Federal Election 2016: Nationals MP Darren Chester says he has never seen Liberal-National Coalition agreement
Nationals MP and Infrastructure Minister Darren Chester has revealed that not even he has seen the agreement made between the Liberal and National parties, as Opposition Leader Bill Shorten ramps up pressure for transparency on the issue.
Mr Shorten has called for the agreement between the two parties to be made public, saying it is not a good start for the government if its "first action is to have a secret deal".
But Mr Chester slapped down the call for the detail of the agreement to be released, saying it wasn't "a question of what people deserve to know, or whether I do know or don't know".
The Minister told Lateline he had "never actually read the agreement myself", and said the move to have the agreement scrutinised was political game playing by Mr Shorten.
The last Coalition agreement yielded successes including changes to water policy, the introduction of the effects test and funding to reduce mobile phone black spots for the National Party, following Malcolm Turnbull's rise as leader.
However, Mr Chester said he didn't believe the new agreement would contain "a long shopping list of issues", but rather "broad principles of how the Coalition operates".
"(The agreement) has never been made public before, and I can understand why Bill would like to see a copy of it, because it would probably help him to beat us next time," Mr Chester said.
"To pretend it's some great secret is, I think, a bit mischievous."
Some Nationals MPs and senators, unhappy with the way Tony Abbott was cut down as leader, told the ABC last year the socially conservative Nationals should not rush into a Coalition agreement with Mr Turnbull.
At the time, then-deputy Nationals leader Barnaby Joyce called for his party's "key values" to be considered, with one member of the National Party labelling the Liberals "clowns" for switching leaders.
Other members of the party described those comments as merely "blowing off steam".
But Mr Chester, who has been the Minister for Infrastructure and Transport since February, said the Coalition agreement had "served Australia well in many incarnations over many years through different leadership teams."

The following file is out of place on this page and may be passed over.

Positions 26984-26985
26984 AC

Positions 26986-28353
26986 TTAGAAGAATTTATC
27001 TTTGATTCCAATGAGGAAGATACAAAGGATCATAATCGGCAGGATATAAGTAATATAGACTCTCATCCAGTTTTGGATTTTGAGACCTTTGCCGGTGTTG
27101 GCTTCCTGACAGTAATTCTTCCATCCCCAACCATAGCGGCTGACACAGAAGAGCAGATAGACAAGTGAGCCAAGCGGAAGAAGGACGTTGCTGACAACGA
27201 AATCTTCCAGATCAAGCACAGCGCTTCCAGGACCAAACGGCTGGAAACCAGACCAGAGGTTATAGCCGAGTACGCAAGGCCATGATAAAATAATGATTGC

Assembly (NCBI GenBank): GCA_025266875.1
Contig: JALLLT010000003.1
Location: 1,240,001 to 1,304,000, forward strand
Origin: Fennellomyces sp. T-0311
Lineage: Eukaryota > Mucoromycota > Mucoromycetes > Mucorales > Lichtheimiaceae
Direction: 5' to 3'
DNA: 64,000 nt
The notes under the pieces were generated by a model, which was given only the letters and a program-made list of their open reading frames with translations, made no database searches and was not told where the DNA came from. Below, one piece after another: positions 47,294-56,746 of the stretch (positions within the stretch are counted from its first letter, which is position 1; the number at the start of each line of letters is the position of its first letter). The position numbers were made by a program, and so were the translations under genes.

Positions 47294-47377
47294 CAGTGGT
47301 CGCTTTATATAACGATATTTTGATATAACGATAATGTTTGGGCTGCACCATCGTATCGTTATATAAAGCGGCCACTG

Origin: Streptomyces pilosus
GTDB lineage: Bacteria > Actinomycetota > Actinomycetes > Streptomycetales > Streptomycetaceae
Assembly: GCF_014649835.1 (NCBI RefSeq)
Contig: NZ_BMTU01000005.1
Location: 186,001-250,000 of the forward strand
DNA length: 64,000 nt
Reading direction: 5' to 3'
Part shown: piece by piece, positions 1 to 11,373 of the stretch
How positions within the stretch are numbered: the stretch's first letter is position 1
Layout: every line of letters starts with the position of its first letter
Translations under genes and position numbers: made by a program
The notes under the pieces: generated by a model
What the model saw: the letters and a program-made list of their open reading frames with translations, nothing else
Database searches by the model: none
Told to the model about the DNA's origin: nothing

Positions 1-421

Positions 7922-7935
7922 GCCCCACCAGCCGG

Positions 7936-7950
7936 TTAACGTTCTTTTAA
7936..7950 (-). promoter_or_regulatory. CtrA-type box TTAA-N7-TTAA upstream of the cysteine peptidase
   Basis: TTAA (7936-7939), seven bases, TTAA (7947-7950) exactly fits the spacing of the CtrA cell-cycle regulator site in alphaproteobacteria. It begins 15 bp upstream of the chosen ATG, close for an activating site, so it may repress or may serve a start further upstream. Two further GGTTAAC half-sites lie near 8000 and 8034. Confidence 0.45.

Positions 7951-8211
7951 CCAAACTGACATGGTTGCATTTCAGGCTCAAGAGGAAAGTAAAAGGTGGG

Chester coy on increased representation for Nationals
Mr Chester told Lateline he was "very reluctant to talk about the numbers because it sounds like I'm dancing on the grave of some of my political friends in the Liberal Party" who have lost seats.
But he acknowledged the agreement "is remorselessly government by the numbers," with the Nationals confident they will be able to gain an extra spot in the ministry, or even in cabinet.
"The numbers do speak for themselves, and if we're in a stronger position proportionally there will be an increase in the ministerial representation for the National Party."
Mr Chester also hailed generational change in the party as an "untold story" following the retirement of long time party leader Warren Truss and elder party figures such as Ron Boswell.
"Eight years ago, I joined the party and there were a lot of older members who'd served our party well, [had] been there for a long time but were in their 60s and beyond.
"And it's happened again during this campaign where we've got a few younger members coming through.
"So I think we've got a strong and a vibrant team which is going to campaign very vigorously on behalf of regional Australia," he said.
"The success of our campaign was very much down to being a good grassroots campaign.
"Having (Government) Ministers available to us to raise issues of concern to regional Australia, and making sure we're in touch with our communities is the key to our success."
Mr Chester said it would be "reckless" to speculate on who might be offered the new role in the Government ministry, but said there is a "long list to choose from".
"I look around the room and all I see is talent," he said, offering up Damian Drum in the seat of Murray, and veteran Senator Brigid McKenzie who he said had been an "Outstanding" senator, as well as Riverina MP Michael McCormack.
Queensland Senator Matt Canavan is also considered a leading candidate for promotion.
Source: ABC News